A comprehensive study examined the “everyday legal costs” that Canadians face in a year, and found that the average expenditure annually for claims such as harassment at work, divorces, evictions, terminations, disputing wills or cell phone contracts, credit rating challenges, and social assistance benefits, amounted to $6,100. Twelve participants listed annual expenditures at over $100,000. The primary expenses were legal fees, followed by indirect costs such as transportation to hearings, then court and printing fees. While $6,100 may not seem significant, the cut-off income for legal aid across the provinces is around $20,000 per year. For someone making $30,000 per year, with regular financial obligations such as rent or mortgages, gas and car insurance, food, and childcare, this is a very significant sum. Canadian courts do have the ability to award costs, but this also comes with the risk of having to pay for the opposition’s legal fees if the case is lost. 

Despite the influential scholarship suggesting that legal aid is a human right, it is not universally provided. According to the Global Study on Legal Aid by the United Nations Development Programme (“UNDP”), legal aid is on average ten percent less available in civil matters than in criminal matters at various stages. While all reporting member states provided a guarantee of legal aid in criminal matters, on average it was only provided 84 percent of the time in civil matters. This varied significantly by location, with 94 percent of European states providing civil legal aid, but only 50 percent of Middle Eastern and North African states providing the same.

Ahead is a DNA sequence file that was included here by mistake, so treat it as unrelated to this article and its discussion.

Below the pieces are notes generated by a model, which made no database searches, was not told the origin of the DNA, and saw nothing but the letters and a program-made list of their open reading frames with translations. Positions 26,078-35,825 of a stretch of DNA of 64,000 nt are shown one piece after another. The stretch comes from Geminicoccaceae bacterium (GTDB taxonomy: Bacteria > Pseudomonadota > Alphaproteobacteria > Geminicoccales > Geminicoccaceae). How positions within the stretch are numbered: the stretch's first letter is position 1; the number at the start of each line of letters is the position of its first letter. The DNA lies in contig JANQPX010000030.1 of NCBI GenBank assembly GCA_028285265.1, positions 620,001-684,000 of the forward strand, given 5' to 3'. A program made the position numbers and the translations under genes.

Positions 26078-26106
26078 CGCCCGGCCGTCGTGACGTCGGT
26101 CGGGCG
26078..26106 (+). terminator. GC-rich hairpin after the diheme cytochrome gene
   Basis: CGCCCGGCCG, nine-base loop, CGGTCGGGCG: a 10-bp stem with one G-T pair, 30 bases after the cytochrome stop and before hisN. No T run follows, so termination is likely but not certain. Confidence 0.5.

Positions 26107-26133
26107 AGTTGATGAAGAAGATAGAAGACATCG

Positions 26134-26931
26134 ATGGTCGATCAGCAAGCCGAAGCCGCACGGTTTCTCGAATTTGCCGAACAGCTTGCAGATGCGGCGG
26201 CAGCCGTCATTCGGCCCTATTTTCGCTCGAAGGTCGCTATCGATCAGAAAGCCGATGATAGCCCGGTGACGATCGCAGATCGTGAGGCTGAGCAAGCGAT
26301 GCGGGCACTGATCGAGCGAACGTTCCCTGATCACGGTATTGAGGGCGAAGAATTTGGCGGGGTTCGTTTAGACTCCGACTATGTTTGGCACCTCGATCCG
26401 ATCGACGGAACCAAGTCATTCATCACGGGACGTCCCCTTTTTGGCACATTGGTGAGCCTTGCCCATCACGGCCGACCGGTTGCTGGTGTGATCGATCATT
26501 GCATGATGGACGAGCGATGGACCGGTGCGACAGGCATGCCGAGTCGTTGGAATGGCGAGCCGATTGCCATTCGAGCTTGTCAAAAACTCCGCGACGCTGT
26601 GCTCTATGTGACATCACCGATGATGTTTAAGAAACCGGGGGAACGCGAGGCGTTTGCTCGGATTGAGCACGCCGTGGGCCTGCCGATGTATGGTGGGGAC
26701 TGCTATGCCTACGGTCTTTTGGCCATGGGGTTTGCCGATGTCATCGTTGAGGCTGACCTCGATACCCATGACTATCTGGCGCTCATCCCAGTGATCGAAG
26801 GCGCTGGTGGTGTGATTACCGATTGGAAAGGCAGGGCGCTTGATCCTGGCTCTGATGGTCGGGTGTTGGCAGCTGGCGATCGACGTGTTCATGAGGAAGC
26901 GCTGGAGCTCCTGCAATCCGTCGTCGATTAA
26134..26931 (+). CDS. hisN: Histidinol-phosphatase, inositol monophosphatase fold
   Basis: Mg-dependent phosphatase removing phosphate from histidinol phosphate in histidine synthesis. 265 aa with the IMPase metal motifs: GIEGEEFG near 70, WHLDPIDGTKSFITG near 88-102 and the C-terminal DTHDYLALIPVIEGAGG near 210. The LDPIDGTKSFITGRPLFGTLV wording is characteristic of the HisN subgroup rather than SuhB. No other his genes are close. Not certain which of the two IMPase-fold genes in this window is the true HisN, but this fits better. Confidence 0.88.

Further, the UNDP elaborates that “[t]he demand for legal aid for civil cases is largely unmet in most countries. The need for increased access to legal aid services for civil and administrative cases, including family disputes and property matters, is particularly pronounced in Least Developed Countries”. Frequently, a significant portion of a state’s legal aid is provided by NGOs and the private sector, rather than the government.